America’s new ‘force’ in South China Sea

The US says it needs a “combat-credible” presence in the South China Sea to deter Chinese aggression. And Australia will almost certainly be asked to contribute.

US President Joe Biden’s nominee for assistant secretary of defence Ely Ratner told the Senate Armed Services Committee on Wednesday that “a combat-credible forward posture” of forces was needed to “deter, and if necessary, deny a fait accompli scenario”.

He was referring to fears Beijing was resolutely building up its forces to seize neighbouring Taiwan.

His statement came as US media revealed the Pentagon is considering creating a “standing force” – a permanent naval presence – in the Western Pacific. Mr Ratner went on to say such a force would need “new operational concepts, modernised and high-end ready forces, and capable allies and partners proficient in their warfighting roles”.

Prime Minister Scott Morrison appears to be amenable to the idea. At a speech in Paris, he called for an international effort to enforce an “open, inclusive, secure and resilient” Indo-Pacific and promote a world order that “favours freedom”.

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China Task Force

The US and China once again faced off over the troubled waters of the South China Sea as Mr Ratner issued his statement. The USS Ronald Reagan aircraft carrier battle group was passing through the region on its way to Afghanistan. As it sailed by, Beijing bullied Taiwan with its most significant effort yet – a strike force of 28 aircraft, including radar control aircraft, bombers and long-range fighters.

The demonstration of Beijing’s growing power did not go unnoticed.

Mr Ratner, who will be responsible for the Indo-Pacific region if confirmed by the US Senate, has said his priority would be to “carefully review the current military balance across the Taiwan Strait to ensure that our defence co-operation with Taiwan is commensurate with the threat posed”.

It’s a job already undertaken by the Biden White House.

In March, a task force was established to dissect the Pentagon’s China policies, with Mr Ratner at its helm. It recently submitted its report to US Defence Secretary Lloyd Austin.

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According to US media, key among its recommendations is creating a naval ‘standing force’ in the Western Pacific. Details are yet to be released.

But a reference to a NATO Cold War force structure offers a hint of what may be to come. Standing Naval Forces Atlantic (STANAVFORLANT) was created to keep a constant naval presence in key strategic positions. The task force of some six or eight ships was maintained by rotating vessels and allied partners every six months or so.

This force was ready to respond to a crisis at a moment’s notice. But it also made regular regional port calls to “show the flag” and maintain regional relations.

China’s People’s Liberation Army (PLA) was “well-resourced, and rapidly developing both in terms of direct military pressure on Taiwan and through other PLA capabilities aimed at deterring, delaying or denying third-party intervention in a crisis,” Mr Ratner warned.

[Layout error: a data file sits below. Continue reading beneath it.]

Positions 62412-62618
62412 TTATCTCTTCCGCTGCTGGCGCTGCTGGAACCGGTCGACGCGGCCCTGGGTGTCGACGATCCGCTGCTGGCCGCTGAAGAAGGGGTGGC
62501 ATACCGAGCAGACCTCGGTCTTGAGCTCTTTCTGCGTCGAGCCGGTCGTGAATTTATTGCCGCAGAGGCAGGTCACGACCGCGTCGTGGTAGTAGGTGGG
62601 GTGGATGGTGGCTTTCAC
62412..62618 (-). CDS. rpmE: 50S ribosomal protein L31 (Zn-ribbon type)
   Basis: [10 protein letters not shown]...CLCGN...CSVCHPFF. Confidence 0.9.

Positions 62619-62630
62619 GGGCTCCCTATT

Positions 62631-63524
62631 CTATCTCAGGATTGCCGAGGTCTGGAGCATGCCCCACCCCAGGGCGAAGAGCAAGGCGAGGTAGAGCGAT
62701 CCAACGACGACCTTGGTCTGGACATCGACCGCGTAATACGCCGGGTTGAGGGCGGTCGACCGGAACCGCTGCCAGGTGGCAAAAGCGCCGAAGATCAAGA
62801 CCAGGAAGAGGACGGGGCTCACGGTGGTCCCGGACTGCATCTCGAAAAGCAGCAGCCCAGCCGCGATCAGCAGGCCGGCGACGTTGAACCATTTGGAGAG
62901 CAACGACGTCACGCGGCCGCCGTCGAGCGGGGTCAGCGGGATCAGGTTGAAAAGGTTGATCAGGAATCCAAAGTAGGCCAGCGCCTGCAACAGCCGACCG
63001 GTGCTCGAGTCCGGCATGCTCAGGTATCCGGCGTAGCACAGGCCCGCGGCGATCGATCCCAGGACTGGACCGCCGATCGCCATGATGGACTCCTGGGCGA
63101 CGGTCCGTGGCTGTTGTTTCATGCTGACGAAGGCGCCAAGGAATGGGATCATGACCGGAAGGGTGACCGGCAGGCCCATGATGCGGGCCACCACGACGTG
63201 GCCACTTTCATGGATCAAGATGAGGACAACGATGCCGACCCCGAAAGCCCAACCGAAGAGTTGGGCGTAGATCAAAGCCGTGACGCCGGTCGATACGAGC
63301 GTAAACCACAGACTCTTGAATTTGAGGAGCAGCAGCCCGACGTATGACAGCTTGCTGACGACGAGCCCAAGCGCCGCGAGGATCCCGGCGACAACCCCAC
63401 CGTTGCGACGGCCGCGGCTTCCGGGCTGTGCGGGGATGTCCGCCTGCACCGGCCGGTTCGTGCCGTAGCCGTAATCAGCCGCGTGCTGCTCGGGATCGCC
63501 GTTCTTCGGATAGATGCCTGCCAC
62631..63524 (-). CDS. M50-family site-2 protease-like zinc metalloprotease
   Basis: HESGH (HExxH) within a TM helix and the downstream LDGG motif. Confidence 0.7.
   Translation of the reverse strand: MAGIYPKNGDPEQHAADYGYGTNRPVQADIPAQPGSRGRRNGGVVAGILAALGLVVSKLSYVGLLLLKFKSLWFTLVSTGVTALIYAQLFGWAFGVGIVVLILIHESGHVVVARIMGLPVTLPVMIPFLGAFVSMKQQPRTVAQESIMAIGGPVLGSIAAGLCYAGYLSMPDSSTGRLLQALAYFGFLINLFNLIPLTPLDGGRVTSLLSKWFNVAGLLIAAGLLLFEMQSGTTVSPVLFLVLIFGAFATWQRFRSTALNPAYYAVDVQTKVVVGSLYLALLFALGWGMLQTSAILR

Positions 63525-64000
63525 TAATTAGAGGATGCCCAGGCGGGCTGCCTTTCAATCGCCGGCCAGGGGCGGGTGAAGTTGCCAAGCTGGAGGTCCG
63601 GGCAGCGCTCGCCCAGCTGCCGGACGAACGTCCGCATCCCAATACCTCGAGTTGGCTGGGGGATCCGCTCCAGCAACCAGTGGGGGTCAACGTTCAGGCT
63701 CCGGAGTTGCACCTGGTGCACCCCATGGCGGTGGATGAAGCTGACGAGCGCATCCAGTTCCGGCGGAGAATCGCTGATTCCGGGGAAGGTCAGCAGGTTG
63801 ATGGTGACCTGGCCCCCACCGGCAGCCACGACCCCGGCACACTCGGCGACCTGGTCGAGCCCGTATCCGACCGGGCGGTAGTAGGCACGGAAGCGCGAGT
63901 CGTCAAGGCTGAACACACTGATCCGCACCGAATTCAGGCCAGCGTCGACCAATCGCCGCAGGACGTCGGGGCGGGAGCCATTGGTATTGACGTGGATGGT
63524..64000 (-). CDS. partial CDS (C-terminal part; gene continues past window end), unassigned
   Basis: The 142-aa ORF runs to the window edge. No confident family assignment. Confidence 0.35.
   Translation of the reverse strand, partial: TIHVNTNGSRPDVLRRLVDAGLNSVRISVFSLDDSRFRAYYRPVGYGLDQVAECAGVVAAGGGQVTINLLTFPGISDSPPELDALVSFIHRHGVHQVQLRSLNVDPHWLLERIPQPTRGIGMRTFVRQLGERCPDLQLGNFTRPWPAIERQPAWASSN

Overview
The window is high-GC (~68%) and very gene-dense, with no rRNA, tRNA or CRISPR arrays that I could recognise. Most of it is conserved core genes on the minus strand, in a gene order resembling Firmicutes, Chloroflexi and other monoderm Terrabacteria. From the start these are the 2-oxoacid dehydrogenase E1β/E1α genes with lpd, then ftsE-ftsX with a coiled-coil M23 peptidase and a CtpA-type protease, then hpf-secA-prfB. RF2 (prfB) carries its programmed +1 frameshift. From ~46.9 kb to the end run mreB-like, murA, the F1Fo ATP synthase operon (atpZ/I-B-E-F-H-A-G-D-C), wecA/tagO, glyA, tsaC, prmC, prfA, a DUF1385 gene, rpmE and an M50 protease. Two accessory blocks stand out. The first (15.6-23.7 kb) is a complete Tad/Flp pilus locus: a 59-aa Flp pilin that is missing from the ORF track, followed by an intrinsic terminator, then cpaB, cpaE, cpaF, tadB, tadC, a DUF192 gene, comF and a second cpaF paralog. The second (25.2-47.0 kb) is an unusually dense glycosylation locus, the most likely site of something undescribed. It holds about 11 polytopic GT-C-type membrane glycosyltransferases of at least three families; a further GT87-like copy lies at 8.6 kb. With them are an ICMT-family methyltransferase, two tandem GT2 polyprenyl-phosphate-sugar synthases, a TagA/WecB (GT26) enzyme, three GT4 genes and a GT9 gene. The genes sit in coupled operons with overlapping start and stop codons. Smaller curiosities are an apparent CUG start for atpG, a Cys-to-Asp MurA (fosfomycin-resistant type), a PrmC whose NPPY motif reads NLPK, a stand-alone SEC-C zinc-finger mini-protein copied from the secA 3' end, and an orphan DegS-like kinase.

“As a result, we must remain vigilant in providing combat-credible deterrence in the region.”

Coalition of the willing?

Creating such a force in the Western Pacific would require a reallocation of warships, equipment, troops and cash. It also means the creation of an international military bureaucracy specifically tasked with confronting China.

Strategic affairs analyst Jerry Hendrix told Politico that an “effective” Pacific Standing Force would likely include allies such as Australia and Japan.

Britain and France, who are both showing renewed interest in the region, are also possible contributors.

Such a standing force would be a “deterrent because it demonstrates a unity of effort in countering Chinese excessive threats to the concept of a free sea and free trade with their large territorial sea claims,” Dr Hendrix said.

That appears increasingly likely.

The G7 summit in the UK over the weekend issued a statement raising concerns over Beijing’s behaviour towards Taiwan, in the East and South China Seas, and its actions in Hong Kong and Xinjiang.

Beijing retorted by calling the US “very ill indeed”.

Foreign Ministry spokesman Zhao Lijian said: “The G7 had better take its pulse and come up with a prescription … It reveals the malign intentions of the US and a few other countries to create confrontation and widen differences and disputes.”

NATO Secretary-General Jens Stoltenberg later said the alliance was “concerned by China’s coercive policies, which stand in contrast to the fundamental values enshrined in the Washington Treaty”.

French President Emmanuel Macron also clearly stated his opposition to Beijing’s belligerence.

“I would like to reiterate how committed France remains to defending the balance in the Indo-Pacific region and how much we consider the partnership we have with Australia is essential in the Indo-Pacific strategy,” he told Mr Morrison. “You are at the forefront of the tensions that exist in the region, of the threats, and sometimes of the intimidation, and I want to reiterate here how much we stand by your side.”

It echoed the sentiment expressed by British Prime Minister Boris Johnson.

“We stand shoulder to shoulder with our friends,” he told local media. “But I probably speak for Scott as well when I say nobody wants to descend into a new cold war with China – we don’t see that as the way forward.”

Jamie Seidel is a freelance writer | @JamieSeidel

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